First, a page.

Maybe that’s why I want to touch people
so often—it’s only another way of talking.
I was aching and vulnerable, feeling far from home, when, through the harsh shore wind, I saw a large rock surrounded by the rough churned-up sea. The rock was covered with all kinds of animals: willet, gull, cormorant, sea lion, seal, pelican, otter. All had found refuge from the hammering of the sea; climbing, winging, hauling themselves on the rock; living together, laying on each other; finding this rock-oasis of wind and sun; too tired once on the rock to fight, each having been wrung out by the pounding of the wet, wet hours.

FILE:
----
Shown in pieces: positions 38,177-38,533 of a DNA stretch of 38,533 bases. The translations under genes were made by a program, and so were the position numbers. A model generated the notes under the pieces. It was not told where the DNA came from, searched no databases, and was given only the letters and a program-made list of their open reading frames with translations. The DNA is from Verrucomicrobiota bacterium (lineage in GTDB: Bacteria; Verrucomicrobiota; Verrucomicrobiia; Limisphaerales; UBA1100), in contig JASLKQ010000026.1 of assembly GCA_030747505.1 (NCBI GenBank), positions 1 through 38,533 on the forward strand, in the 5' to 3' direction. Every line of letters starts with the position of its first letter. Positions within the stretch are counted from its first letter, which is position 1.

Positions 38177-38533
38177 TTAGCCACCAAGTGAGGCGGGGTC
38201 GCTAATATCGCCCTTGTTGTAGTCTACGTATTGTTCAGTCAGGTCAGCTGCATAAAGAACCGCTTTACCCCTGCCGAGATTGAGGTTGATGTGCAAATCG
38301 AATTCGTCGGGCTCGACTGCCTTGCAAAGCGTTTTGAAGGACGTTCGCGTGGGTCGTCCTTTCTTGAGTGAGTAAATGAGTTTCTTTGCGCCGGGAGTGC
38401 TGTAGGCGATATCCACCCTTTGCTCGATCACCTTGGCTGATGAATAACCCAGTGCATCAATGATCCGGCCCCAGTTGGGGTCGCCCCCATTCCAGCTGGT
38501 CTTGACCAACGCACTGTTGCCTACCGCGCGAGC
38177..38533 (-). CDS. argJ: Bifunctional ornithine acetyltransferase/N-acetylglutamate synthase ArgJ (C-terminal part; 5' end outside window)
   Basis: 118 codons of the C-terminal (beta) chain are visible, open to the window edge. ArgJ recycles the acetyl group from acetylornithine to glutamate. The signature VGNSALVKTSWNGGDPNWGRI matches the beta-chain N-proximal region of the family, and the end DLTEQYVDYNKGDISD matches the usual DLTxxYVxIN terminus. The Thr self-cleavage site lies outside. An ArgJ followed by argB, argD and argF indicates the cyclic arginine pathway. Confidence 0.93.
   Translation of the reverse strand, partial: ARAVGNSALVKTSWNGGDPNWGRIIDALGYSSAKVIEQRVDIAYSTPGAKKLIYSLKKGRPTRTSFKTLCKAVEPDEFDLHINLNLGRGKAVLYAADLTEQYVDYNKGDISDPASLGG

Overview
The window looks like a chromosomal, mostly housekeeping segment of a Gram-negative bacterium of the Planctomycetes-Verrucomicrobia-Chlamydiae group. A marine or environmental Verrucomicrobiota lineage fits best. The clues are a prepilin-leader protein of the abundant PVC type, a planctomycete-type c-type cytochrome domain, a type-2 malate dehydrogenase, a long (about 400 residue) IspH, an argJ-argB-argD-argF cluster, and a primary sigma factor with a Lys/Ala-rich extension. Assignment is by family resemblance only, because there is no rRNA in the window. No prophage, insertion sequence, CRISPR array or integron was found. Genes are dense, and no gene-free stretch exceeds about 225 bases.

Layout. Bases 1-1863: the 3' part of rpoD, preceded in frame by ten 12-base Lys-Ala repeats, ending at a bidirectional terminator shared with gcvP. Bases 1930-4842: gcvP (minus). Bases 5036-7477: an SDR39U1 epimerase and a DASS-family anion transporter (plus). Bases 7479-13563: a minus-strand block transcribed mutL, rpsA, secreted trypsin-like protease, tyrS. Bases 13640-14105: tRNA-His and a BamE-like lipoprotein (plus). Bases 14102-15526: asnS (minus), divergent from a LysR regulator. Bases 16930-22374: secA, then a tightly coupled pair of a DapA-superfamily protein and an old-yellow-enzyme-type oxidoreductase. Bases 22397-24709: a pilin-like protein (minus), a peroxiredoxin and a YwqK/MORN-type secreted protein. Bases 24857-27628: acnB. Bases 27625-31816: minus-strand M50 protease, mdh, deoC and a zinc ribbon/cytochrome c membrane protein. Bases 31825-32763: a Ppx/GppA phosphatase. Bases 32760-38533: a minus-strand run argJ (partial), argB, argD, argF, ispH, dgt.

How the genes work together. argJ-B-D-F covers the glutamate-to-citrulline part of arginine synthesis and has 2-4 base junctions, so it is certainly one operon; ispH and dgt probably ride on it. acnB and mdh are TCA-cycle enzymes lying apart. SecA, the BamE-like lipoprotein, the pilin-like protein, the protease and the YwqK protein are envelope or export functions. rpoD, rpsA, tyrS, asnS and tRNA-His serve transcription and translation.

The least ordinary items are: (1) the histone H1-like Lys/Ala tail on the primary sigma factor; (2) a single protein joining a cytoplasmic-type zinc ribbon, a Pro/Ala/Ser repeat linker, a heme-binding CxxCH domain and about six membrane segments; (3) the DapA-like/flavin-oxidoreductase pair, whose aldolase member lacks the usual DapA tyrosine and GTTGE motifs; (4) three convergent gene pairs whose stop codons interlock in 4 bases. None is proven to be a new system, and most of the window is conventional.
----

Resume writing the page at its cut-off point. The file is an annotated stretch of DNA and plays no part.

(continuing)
I realized this is how the wounded find their way, how we have found each other, even in this book. Every survivor, regardless of what they survive, knows the hammering of the sea, and the rock we find refuge on is an exposed place where we finally accept each other—too tired from swimming to think any longer about territories, too tired to talk except through simple touch.
The wellness group I attended was such a rock. The meeting rooms of recovery are such a rock. The thousand quiet rooms of therapy are such a rock. For those who have suffered, tolerance is not a political position or even a principle. For those of us who have suffered, who have hauled ourselves into the sun, anything exhausted beside us is family.
~Mark Nepo, The Book of Awakening